Musical fans in the much of the Middle East will no longer be able to attend screenings of the anticipated Steven Spielberg reboot of West Side Story.
Why? Because it features a transgender character named Anybodys.
The character was depicted as a female 'tomboy' in the original film and stage show and will now be played by non-binary actor Iris Menas, star of Broadway's 'Jagged Little Pill'.
As a result, six countries will no longer be showing the film.
Saudi Arabia, the United Arab Emirates, Qatar, Bahrain, Oman and Kuwait requested censorship cuts be made to their screenings, which Disney, the producers and Spielberg refused.
Films featuring LGBTQ+ characters require recuts in the Middle East
Productions with LGBTQ+ characters and themes have been regularly targeted by censors in the Middle East, as well as China.
It is not uncommon for these territories to ask for recuts that remove not just LGBTQ+ references, but also profanity, overtly sexual themes, and ideas that don't mesh with their religious views.
Most recently, Marvel's comic book epic 'Eternals' was pulled from release across the same region due to the inclusion of Marvel’s first openly same-sex couple.
In the movie, Brian Tyree Henry’s otherworldly character Phastos shares a kiss with his mortal husband Ben (Haaz Sleiman).
Resisting demands made by major markets tends to have a financial impact on feature films.
'Eternals' cost €178 million to make and has made €340 million worldwide – a roaring success for some movies, but not Marvel.
What to expect from the new West Side Story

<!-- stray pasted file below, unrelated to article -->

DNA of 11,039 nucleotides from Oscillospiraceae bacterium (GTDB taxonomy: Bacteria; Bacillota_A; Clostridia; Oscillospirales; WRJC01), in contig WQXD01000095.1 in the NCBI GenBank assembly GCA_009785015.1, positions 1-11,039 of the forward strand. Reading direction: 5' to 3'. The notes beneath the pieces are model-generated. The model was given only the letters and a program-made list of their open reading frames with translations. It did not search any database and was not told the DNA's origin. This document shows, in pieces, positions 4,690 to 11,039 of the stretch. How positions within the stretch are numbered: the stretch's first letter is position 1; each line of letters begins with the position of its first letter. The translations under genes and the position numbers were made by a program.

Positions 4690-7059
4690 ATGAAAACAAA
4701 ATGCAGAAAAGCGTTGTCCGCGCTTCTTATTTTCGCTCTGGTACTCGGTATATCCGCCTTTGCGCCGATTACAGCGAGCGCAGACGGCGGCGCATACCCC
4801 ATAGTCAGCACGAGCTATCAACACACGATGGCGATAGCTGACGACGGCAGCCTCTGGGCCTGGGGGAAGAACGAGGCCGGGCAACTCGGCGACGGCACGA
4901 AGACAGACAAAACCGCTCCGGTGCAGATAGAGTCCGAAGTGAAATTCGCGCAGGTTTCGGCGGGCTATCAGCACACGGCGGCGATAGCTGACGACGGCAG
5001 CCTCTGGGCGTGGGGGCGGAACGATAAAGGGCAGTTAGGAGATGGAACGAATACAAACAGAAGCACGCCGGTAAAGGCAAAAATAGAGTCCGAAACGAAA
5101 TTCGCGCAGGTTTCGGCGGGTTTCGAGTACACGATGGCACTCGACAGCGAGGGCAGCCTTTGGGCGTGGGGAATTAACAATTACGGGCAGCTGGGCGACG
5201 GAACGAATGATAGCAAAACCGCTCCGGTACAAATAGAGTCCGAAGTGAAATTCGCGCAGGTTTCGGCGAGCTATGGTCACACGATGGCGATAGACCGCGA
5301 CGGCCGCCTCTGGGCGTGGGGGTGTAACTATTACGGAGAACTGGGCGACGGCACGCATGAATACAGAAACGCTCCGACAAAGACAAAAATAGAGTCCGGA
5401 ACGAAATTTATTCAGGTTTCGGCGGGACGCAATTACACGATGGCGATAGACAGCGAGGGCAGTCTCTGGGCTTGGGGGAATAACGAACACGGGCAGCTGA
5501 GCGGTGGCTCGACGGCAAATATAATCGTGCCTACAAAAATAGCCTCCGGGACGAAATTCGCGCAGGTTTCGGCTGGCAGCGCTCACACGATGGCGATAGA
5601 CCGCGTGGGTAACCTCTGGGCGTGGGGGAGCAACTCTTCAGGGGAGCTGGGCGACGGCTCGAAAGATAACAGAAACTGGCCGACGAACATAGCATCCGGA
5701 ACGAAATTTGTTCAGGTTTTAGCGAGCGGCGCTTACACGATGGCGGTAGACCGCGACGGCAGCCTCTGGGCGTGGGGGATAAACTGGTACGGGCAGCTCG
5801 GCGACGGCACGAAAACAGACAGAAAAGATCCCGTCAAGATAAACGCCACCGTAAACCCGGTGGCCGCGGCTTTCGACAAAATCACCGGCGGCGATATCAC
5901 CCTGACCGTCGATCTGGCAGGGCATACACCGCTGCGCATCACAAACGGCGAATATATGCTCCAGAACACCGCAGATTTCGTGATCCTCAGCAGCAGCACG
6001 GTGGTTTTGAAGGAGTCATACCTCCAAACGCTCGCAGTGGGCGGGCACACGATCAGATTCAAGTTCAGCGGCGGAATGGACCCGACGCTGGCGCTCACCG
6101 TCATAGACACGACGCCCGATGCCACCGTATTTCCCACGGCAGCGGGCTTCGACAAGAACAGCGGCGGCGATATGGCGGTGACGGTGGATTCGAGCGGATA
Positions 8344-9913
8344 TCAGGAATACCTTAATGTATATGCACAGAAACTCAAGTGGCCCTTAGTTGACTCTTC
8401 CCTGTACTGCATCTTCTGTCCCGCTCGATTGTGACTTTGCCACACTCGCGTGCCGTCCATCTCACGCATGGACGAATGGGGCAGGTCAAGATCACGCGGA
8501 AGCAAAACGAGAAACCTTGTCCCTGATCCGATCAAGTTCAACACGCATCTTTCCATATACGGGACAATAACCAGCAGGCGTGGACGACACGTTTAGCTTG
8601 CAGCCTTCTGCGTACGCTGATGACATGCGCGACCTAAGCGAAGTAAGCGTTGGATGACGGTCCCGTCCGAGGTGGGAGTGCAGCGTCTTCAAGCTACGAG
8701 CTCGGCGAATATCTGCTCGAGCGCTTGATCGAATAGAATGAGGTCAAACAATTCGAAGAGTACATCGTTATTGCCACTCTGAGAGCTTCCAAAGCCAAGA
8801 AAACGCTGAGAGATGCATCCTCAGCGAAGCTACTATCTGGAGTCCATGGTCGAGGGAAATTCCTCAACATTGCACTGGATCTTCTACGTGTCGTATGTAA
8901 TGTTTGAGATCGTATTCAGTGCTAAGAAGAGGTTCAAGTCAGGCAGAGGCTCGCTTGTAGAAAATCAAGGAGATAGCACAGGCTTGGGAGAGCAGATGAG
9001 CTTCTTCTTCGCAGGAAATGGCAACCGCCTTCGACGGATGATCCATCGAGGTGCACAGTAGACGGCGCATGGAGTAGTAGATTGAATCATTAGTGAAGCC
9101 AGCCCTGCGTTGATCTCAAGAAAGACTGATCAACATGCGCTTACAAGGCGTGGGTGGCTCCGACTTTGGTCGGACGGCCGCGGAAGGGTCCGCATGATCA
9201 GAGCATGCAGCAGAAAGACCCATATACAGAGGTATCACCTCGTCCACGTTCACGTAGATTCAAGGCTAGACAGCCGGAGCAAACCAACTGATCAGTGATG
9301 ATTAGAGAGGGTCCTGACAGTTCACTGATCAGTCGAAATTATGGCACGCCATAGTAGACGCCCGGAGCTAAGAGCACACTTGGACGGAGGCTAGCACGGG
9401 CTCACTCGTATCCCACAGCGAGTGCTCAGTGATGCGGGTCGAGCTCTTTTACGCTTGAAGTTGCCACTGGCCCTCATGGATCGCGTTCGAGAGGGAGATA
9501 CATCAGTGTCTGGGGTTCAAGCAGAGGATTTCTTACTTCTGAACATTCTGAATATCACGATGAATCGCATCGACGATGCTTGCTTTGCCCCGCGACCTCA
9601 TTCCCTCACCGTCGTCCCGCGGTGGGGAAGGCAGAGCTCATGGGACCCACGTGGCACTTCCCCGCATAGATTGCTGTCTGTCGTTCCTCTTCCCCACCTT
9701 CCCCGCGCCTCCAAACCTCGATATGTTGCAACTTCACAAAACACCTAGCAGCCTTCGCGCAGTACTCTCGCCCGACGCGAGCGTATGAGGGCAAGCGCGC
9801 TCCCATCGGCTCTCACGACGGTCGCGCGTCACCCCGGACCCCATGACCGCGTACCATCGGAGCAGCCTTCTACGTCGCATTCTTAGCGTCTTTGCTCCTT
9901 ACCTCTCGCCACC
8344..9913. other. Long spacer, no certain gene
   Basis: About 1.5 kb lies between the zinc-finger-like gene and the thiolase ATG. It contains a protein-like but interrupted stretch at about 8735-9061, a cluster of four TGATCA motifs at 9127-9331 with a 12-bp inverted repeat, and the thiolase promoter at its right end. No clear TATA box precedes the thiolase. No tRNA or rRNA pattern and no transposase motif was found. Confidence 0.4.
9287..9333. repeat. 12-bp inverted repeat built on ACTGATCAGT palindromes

The new version arrives 60 years after the original movie, based on the 1957 Broadway show.
New leads Rachel Zegler and Ansel Elgort appear as star-crossed lovers. Their desire for one another stokes the fires of rival New York Street gangs, the Puerto Rican Sharks and the American Jets.
The casting honours its original by putting Rita Moreno (who won an Oscar for portraying Anita in the 1961 adaptation) as Valentina.
Early critical praise suggests Spielberg's new version could mimic its predecessor's success given that it took home 10 Oscars and has since been placed in the US library of Congress as a work of cultural significance.
Disney's pushback against the censorship demands of the Middle East shows they are confident the film will be a triumph regardless.
"As artists and creators, all we can do is with love, put the message out that all humans matter and everybody deserves to define themselves that bring them an alignment of identity," explains producer Kevin McCollum.
"And therefore you can connect with people and love fully and be an authentic person and a full person. If there are communities and cultures that don't understand the power of that, then that is out of my control. But the film is not going to be changed."
'West Side Story' hits theatres worldwide this Friday.